The suits by the
The Cigna suit was filed Thursday in federal court in
The allegations against both insurers are essentially the same: They are accused of charging co-pays that, in the cases of dozens of widely prescribed drugs, are double or more than cost of the entire prescription. In one case, the suit claims, a Cigna health customer paid a co-pay that was more than 1,000 percent greater than the cost of the prescription.
The suit contends that customers are not making the "co-payments" required by their insurance coverage, but rather are making "you-payments."
"We have received complaints from all over the country that customers are overpaying for prescription drugs," said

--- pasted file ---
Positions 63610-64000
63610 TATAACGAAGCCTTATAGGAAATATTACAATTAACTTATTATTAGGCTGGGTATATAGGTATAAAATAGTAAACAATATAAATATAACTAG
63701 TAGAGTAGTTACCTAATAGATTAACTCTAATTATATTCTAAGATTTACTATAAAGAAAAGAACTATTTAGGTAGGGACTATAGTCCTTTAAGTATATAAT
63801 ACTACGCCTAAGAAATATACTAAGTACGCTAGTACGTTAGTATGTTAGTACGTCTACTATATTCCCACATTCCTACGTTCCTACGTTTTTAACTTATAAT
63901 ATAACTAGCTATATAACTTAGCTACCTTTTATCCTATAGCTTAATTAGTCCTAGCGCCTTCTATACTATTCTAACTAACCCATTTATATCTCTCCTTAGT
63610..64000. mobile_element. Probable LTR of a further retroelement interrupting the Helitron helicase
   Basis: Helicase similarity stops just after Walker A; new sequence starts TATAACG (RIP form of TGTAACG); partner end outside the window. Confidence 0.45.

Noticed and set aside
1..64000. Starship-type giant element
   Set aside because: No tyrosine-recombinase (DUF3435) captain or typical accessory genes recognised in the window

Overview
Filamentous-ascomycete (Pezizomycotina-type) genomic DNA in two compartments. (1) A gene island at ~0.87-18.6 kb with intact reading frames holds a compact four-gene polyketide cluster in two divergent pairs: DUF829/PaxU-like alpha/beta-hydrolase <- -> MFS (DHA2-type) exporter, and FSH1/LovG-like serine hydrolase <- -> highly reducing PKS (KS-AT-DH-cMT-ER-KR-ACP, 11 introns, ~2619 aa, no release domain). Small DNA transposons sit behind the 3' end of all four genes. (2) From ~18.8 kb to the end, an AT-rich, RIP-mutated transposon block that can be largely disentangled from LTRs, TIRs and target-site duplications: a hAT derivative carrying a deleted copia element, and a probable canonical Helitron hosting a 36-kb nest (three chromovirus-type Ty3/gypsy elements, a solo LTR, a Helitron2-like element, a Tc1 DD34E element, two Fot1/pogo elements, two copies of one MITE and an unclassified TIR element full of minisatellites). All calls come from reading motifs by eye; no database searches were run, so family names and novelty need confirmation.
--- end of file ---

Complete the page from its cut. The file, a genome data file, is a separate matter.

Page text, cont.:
Cigna said it does not comment on litigation.
Prices to be paid for prescription drugs typically are negotiated between health insurers and pharmacies. Businesses called prescription benefit managers act as middlemen in the transactions that actually deliver drugs to customers.
Although the benefit managers are not named defendants in the suits, they are described as complicit in a system that forces pharmacists to charge customers unjustifiably high co-pays. Under the terms of their agreements with the benefit managers, the suit contends pharmacists are obligated to return excessive costs to the insurance companies.
The suit refers to what it claims was a 2014 transaction in which a Cigna customer paid a
Cigna had negotiated a price of
The suit claims that the insurers are engaged in a continuing conspiracy to defraud their customers in violation of both the federal Employee Retirement Income Security Act of 1974 and the federal Racketeering Influenced and Corrupt Organizations Act.
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